How the Aquarium’s Marine Conservation Action Fund Supported the Macuro Project in Venezuela

Hear from Marine Conservation Action Fund Project Leader Clemente Balladares on conserving sea turtles in Venezuela's Gulf of Paria.

By New England Aquarium on Thursday, October 19, 2023

See caption below
Basic Macuro Tortuguero team, June 2023. MCAF Project Leader Clemente Balladares is in the center, wearing an Aquarium shirt. Photo: Gilberto Borges

This post is one of a series on projects supported by the New England Aquarium’s Marine Conservation Action Fund (MCAF). Through MCAF, the Aquarium supports researchers, conservationists, and grassroots organizations around the world as they work to address the most challenging problems facing the ocean.

By: Clemente Balladares

In the years 2021–2023, the Marine Conservation Action Fund (MCAF) played a crucial role in sustaining the Macuro Project in Venezuela, specifically focusing on the conservation of sea turtles in the Paria Gulf.

A hawksbill sea turtle being measured
Sizing a hawksbill turtle Photo provided by Clemente Balladares

In 2020, Venezuela was grappling with a severe socio-economic crisis, which had significant humanitarian and environmental repercussions. During the period from 2003 to 2012, the country successfully implemented a sea turtle conservation program in the Gulf of Paria. However, as the new decade began in 2013, the Venezuelan government faced a shortage of funds, which severely affected the conservation efforts. This gap in funding was partially addressed through contributions from private donors and individuals. Unfortunately, by 2016, crucial aspects of the program, such as anti-poaching patrols, environmental education, and operational funding had been neglected, leading to adverse consequences for the regional wildlife.

New national private funders, like TBL Vnzla, emerged and provided support until 2019. However, it was the award from MCAF in 2021 that marked a turning point for the Macuro Project. MCAF provided the essential funds for boat patrols and the employment of two local assistants. The results were remarkable: 147 turtle nests were recorded, with only 7.48 percent being poached. The total number of hawksbill hatchlings released reached 6,511, nearly tripling the numbers from the previous years of 2020 (2,544) and 2019 (2,488), with an average of 6,002 (± 826) hatchlings per year since the 2006 season.

In 2022, in addition to continuing sea turtle conservation efforts, the Macuro Project reintroduced vital environmental education initiatives for the young students of Macuro town’s primary and secondary schools. This involved educating 100 students out of a total of 290 on six relevant nature subjects as extracurricular activities. Furthermore, the project succeeded in reducing poaching to just five percent and released an impressive 9,227 hawksbill hatchlings.

In 2023, with guidance from MCAF, the Macuro Project enhanced its nest management strategies to promote sustainability. They aimed to reduce translocation, or relocation of nests, which can lead to embryo loss due to the fragile nature of the eggs after being laid. Nest poaching in the region had reached alarming levels of 88 percent (Balladares & Dubois, 2014). To address this issue, the project decided to take the natural, in-situ approach—tightening early patrols, erasing nester tracks, and concealing nests on the five main nesting beaches near Macuro. Preliminary results were promising, with a maximum emergence success rate of 95 percent for in-situ nests compared to 74 percent for nests away from their original location. Poaching also decreased to just three percent during this year.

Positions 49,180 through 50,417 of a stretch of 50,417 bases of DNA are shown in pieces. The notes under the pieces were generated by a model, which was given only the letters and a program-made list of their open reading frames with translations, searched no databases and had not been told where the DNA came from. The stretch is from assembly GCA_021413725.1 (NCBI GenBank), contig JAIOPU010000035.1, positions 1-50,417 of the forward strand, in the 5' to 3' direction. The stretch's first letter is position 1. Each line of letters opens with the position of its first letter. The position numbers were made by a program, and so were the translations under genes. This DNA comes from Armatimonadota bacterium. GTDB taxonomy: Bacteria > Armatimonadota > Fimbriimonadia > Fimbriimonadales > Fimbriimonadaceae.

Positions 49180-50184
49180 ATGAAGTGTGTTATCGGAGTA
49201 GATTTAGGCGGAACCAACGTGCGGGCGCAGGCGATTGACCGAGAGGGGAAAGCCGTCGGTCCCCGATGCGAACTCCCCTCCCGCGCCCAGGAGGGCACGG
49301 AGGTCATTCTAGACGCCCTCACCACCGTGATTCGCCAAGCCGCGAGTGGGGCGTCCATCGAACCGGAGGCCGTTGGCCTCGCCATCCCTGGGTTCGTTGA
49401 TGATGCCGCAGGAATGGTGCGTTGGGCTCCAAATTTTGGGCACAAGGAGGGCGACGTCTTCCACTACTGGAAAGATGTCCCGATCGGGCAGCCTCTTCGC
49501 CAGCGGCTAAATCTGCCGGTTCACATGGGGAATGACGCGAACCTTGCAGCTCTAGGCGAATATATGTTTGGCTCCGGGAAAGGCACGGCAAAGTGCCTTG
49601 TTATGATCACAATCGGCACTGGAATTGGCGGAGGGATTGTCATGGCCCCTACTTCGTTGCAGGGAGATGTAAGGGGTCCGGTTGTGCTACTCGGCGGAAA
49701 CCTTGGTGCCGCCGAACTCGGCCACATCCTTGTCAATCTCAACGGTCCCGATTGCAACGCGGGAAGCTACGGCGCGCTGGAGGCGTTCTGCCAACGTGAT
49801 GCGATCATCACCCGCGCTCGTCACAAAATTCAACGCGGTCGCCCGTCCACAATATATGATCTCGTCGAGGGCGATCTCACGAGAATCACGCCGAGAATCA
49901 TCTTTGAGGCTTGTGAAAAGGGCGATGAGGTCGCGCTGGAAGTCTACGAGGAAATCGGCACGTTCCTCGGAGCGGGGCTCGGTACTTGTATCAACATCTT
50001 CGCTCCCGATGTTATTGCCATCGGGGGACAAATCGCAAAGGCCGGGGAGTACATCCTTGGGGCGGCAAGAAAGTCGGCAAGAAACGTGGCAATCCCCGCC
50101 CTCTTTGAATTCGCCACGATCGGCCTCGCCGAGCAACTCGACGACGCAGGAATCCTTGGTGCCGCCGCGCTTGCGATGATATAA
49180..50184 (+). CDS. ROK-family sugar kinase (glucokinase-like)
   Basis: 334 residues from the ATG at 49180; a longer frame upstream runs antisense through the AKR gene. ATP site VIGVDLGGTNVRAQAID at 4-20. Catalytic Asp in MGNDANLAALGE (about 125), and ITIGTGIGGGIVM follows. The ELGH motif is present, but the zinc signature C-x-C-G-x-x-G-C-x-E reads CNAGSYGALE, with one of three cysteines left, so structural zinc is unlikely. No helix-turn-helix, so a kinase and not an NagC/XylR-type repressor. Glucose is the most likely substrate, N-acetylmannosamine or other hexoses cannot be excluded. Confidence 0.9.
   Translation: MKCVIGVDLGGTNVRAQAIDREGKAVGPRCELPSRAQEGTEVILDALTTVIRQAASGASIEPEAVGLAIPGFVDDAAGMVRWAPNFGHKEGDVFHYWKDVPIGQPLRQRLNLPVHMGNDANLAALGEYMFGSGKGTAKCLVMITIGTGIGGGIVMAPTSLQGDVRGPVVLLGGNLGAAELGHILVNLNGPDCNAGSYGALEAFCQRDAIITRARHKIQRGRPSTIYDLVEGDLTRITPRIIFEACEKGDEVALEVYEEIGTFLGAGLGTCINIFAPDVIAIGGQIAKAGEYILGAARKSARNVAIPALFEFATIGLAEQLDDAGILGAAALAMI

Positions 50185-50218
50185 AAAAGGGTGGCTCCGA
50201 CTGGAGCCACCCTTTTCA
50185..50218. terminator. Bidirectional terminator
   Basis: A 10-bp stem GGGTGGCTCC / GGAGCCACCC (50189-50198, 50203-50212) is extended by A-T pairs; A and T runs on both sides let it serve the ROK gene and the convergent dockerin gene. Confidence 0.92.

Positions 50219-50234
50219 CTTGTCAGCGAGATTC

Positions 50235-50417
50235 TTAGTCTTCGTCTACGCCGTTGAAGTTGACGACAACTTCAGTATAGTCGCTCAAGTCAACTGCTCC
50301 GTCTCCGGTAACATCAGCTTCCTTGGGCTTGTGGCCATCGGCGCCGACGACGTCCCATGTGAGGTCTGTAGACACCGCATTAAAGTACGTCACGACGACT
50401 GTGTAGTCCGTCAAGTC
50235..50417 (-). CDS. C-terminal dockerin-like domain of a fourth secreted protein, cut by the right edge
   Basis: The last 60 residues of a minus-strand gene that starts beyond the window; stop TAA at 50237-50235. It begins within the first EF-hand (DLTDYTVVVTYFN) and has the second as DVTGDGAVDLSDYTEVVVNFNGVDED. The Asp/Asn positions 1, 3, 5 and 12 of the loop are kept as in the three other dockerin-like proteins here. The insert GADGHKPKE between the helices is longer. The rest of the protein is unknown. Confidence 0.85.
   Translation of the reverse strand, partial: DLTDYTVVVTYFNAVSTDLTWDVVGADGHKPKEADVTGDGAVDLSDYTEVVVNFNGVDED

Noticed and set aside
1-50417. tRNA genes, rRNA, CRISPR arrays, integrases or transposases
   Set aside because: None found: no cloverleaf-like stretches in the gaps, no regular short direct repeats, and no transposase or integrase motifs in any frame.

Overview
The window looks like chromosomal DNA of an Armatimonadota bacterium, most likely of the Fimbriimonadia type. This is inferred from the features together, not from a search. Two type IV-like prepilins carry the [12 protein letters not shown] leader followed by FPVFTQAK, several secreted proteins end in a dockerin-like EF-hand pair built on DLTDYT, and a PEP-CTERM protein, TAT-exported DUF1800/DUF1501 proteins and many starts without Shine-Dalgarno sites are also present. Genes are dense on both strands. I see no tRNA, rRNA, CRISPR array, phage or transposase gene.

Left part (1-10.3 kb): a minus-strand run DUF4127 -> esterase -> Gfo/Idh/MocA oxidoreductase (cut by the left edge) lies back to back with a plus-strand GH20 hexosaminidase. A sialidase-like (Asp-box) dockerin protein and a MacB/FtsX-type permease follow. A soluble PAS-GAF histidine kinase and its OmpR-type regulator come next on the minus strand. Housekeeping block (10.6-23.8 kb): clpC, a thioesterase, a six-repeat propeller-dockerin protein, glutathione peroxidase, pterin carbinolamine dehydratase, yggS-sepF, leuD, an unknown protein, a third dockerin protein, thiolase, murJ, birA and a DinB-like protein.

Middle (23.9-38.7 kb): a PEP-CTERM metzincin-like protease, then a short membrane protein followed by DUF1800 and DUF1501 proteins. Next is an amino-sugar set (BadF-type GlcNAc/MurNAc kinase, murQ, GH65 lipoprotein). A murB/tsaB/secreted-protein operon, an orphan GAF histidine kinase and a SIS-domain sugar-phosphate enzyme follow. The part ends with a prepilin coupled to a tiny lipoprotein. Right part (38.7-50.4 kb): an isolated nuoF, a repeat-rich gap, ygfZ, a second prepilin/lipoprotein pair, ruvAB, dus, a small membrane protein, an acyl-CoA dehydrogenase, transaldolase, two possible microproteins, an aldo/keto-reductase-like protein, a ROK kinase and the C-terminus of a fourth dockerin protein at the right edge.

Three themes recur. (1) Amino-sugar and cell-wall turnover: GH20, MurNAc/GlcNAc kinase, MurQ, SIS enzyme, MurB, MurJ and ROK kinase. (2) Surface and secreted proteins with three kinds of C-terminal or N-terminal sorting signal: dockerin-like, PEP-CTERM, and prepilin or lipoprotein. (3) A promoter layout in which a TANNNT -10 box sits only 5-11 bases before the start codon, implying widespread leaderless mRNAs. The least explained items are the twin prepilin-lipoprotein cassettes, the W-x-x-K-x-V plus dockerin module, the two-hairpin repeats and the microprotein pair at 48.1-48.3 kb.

A collage of school students in Macuro
Primary school students learn about conservation Photo: Fina Diaz

In terms of environmental education, the project expanded its reach in 2023 to cover half of Macuro’s student population (150 students) and introduced “Fishermen Talks.” These discussions aimed to raise awareness among local anglers about the benefits of sea turtle protection, emphasizing how more sea turtles meant fewer fish larvae predators (such as medusa, a juvenile form of sea jellies) and healthier juvenile fish habitats, such as coral reefs. The talks also highlighted the challenges facing Macuro’s fishermen, including a dwindling number of boats and workforce due to fuel scarcity and economic crises. While this trend might be beneficial for regional fish stocks, it poses challenges to the national economy.

However, it’s worth noting that Macuro’s anglers are no longer openly catching sea turtles, as they did 20 years ago. In 2023, the project’s new in-water program involved collaborating with careful netting efforts near Los Garzos’s beach, the main hawksbill rookery, or nesting area. Fishermen would contact project assistants and boaters when they accidentally trapped sea turtles. Between April and September, the project tagged, sized, and determined the sex of six juvenile and subadult turtles, including three green turtles and two hawksbill males.

All these activities have not only strengthened sea turtle conservation and research in the Gulf of Paria but have also raised awareness within the local community. The project’s plan for 2024 is to focus on sustainability through ecotourism in the neighboring Peninsula de Paria National Park, refrain from relocating nests, and cover the entire student population of Macuro (290 pupils). Despite facing numerous challenges, the Macuro Project remains resilient and committed to its mission.

A graph showing total turtle nests
Total nests by season 2003 through September 2023
A chart showing total numbers of turtle hatchlings from the Gulf of Paria
Total hatchlings released in the Gulf of Paria until September 2023 More than 110,000 were released to the sea

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